Despite the bitter cold, a walk down Channel Center Street in South Boston this past Saturday, October 17, led to a gathering of Emerson College students and faculty, as wells as artists and other passersby, immersed in an interactive art experience.
The façades of massive apartment buildings and small businesses were covered in projected images, text, and video clips, and about a dozen televisions were set up, enabling spectators to play classic Atari games.
More than 200 people visited Electric Pilgrims, a display of 20 digital art pieces by 15 artists at 12 interactive stations, which was curated by Joseph Ketner, the Foster Chair in Contemporary Art and Distinguished Curator-in-Residence at Emerson College. The display was originally supposed to be projected on Boylston Place, among several of the buildings that make up Emerson’s campus, but because of the recent construction, Electric Pilgrims was relocated to the area outside of the Midway Channel Gallery. Despite the less than ideal weather conditions and location change, Ketner said he is happy with the results of the event.
“I am confident that those who participated agree that this is a multimedia experience that they’ve never seen before,” Ketner said. “I think it achieved the things that I wanted to achieve in terms of creating an artistic experience.”
Ketner was inspired to put the event together when his friend Van McElwee, a professor of electronic and photographic media at Webster University, showed Ketner a still from his project Electric Pilgrims. Ketner said when he saw that image he realized the potential in an outdoor multimedia projection display. He then began recruiting friends and Emerson faculty and alumni to display their work at the event and to curate the two-hour program, named after McElwee’s original project.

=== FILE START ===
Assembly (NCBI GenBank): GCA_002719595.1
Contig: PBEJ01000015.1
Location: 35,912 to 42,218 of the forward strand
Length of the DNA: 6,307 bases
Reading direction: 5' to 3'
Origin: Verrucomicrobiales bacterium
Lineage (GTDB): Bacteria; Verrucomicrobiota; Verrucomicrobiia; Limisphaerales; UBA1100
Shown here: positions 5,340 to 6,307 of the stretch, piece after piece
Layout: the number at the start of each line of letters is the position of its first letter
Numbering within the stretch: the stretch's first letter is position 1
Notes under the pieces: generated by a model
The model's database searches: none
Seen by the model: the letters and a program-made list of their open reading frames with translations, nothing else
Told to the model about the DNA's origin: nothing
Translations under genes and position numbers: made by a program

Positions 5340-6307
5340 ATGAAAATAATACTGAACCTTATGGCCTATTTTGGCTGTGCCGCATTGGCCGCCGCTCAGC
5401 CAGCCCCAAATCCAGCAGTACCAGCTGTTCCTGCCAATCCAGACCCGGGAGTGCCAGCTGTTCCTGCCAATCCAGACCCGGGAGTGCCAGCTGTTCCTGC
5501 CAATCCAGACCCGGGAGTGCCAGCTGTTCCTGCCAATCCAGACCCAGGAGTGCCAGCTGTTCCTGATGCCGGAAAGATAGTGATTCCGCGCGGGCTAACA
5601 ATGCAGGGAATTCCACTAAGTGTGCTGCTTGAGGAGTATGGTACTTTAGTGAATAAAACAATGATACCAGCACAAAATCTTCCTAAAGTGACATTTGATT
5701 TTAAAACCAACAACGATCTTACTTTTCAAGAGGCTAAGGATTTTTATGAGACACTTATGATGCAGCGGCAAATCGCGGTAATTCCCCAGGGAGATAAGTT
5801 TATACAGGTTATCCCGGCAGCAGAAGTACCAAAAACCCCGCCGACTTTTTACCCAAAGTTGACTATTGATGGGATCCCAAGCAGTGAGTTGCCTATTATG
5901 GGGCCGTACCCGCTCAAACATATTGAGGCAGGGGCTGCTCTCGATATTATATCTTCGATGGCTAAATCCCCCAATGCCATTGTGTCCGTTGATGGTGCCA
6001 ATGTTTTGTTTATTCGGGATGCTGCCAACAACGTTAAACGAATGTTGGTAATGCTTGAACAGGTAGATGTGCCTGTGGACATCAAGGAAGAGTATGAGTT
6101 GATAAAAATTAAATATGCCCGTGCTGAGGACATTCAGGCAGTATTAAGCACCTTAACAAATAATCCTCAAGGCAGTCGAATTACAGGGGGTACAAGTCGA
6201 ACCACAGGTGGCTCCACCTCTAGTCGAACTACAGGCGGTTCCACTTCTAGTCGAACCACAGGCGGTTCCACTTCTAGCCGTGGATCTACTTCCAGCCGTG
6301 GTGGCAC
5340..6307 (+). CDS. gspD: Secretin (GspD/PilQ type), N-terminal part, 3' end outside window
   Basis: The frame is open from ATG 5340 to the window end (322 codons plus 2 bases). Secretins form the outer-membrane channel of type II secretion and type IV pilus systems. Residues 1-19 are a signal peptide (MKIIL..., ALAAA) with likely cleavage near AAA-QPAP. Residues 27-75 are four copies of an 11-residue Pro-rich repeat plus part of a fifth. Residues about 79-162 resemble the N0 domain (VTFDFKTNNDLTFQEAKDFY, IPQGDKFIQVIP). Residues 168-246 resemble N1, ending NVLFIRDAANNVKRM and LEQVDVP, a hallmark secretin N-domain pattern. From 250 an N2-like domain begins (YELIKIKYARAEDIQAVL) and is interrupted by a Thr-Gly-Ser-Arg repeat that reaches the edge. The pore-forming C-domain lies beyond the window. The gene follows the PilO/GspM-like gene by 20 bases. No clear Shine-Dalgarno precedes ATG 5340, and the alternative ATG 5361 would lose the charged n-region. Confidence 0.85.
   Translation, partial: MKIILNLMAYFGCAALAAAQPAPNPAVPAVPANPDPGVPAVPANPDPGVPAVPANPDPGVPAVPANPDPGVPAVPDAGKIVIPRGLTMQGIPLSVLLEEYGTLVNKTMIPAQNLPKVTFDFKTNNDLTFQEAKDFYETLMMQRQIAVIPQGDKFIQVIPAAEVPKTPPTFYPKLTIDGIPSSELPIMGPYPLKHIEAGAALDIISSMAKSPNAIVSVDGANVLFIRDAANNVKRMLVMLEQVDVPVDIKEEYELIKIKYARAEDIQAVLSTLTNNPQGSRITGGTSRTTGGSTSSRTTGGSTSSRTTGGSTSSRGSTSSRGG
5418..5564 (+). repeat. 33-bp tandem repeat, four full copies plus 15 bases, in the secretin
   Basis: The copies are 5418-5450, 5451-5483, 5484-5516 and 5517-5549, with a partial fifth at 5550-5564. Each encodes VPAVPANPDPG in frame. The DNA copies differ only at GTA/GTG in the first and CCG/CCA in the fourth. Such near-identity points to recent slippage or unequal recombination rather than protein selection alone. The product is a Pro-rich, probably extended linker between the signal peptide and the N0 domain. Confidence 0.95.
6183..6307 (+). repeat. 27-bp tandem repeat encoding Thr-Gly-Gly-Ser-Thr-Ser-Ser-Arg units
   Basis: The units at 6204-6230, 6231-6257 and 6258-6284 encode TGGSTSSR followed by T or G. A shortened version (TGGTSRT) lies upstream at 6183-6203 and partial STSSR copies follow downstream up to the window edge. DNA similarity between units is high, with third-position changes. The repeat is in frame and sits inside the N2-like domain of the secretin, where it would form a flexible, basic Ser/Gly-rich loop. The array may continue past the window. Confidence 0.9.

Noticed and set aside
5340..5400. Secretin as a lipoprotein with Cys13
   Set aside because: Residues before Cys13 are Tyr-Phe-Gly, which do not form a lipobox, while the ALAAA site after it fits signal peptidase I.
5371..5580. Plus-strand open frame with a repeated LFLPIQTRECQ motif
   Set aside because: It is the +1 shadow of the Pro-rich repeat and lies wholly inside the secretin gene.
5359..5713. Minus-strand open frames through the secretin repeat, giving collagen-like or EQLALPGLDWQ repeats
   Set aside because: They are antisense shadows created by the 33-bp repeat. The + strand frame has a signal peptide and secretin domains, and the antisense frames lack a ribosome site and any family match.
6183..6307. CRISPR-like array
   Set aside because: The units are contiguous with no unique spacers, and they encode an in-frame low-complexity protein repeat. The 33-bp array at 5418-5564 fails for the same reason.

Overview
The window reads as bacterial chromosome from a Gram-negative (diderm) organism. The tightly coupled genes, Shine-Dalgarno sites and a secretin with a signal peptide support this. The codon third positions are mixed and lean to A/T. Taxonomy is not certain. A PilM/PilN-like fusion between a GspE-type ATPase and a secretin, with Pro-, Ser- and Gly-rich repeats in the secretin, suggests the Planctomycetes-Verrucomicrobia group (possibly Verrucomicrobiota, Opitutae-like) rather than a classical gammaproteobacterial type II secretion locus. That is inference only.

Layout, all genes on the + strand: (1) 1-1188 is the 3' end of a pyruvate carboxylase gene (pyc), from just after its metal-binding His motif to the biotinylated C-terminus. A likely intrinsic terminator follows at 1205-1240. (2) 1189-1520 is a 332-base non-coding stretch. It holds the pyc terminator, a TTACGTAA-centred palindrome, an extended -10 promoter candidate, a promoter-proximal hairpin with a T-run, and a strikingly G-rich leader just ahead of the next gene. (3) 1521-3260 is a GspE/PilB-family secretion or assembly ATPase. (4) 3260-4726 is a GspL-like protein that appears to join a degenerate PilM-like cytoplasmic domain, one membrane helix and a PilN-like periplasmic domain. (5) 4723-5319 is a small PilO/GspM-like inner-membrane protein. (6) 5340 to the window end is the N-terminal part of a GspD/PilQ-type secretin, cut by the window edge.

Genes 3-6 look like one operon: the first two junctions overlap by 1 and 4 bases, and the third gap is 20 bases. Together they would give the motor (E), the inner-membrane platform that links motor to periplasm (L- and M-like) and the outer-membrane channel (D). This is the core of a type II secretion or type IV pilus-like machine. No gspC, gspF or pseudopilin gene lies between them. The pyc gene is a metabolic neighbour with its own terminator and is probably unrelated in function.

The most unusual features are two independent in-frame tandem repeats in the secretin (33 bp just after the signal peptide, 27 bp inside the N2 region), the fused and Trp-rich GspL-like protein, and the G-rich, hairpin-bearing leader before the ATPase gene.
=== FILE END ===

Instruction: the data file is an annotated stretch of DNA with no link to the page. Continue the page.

One of the most popular displays was The American, a three-dimensional projection of distorted cartoons created by Massachusetts College of Art and Design animation faculty T. Marie, with sound design by Jak Ritger. Pairs of 3-D glasses were distributed to dozens of spectators who gathered around the display to watch. The viewers said they enjoyed the dark take on childhood favorites, but T. Marie said it was designed as more of a political statement.
“The concept was really the absurdity of war and how we glamorize it,” she explained. “I was mixing it up with Disney because World War II was happening when Dumbo was coming out. I was also mixing it up with cultural and labor force kinds of wars that go on, like when Disney formed its first union.”
Students from various disciplines and artistic backgrounds attended this out-of-the-ordinary event. Rachael Samson ’17 decided to stop by after one of her Visual and Media Arts instructors recommended it to her class.
“It’s not what I expected,” said Samson, who has frequented projection displays at Harvard. “I was surprised by how animated and interactive it was. I think it’s really cool that you can look at the same piece for a while and it’s constantly changing.”
Deirdre Murray ’17, who is working on a blog about public art in Boston for her Blogging class, said she was drawn to this event in particular because it was unlike any display she had previously heard of or covered for class.
“I haven’t heard a lot about electronic or technical public art,” Murray said. “I think it’s interesting, the variety of pieces they have on display…from simple phrases on a screen, to the 3-D video they were playing, to the Atari video game station.”
TV sets were in good supply at the “Electric Pilgrim” event, created by Emerson College faculty Joseph Ketner. All photos by Victoria Bilcik '17
Part of the visuals at “Electric Pilgrim” required 3D glasses.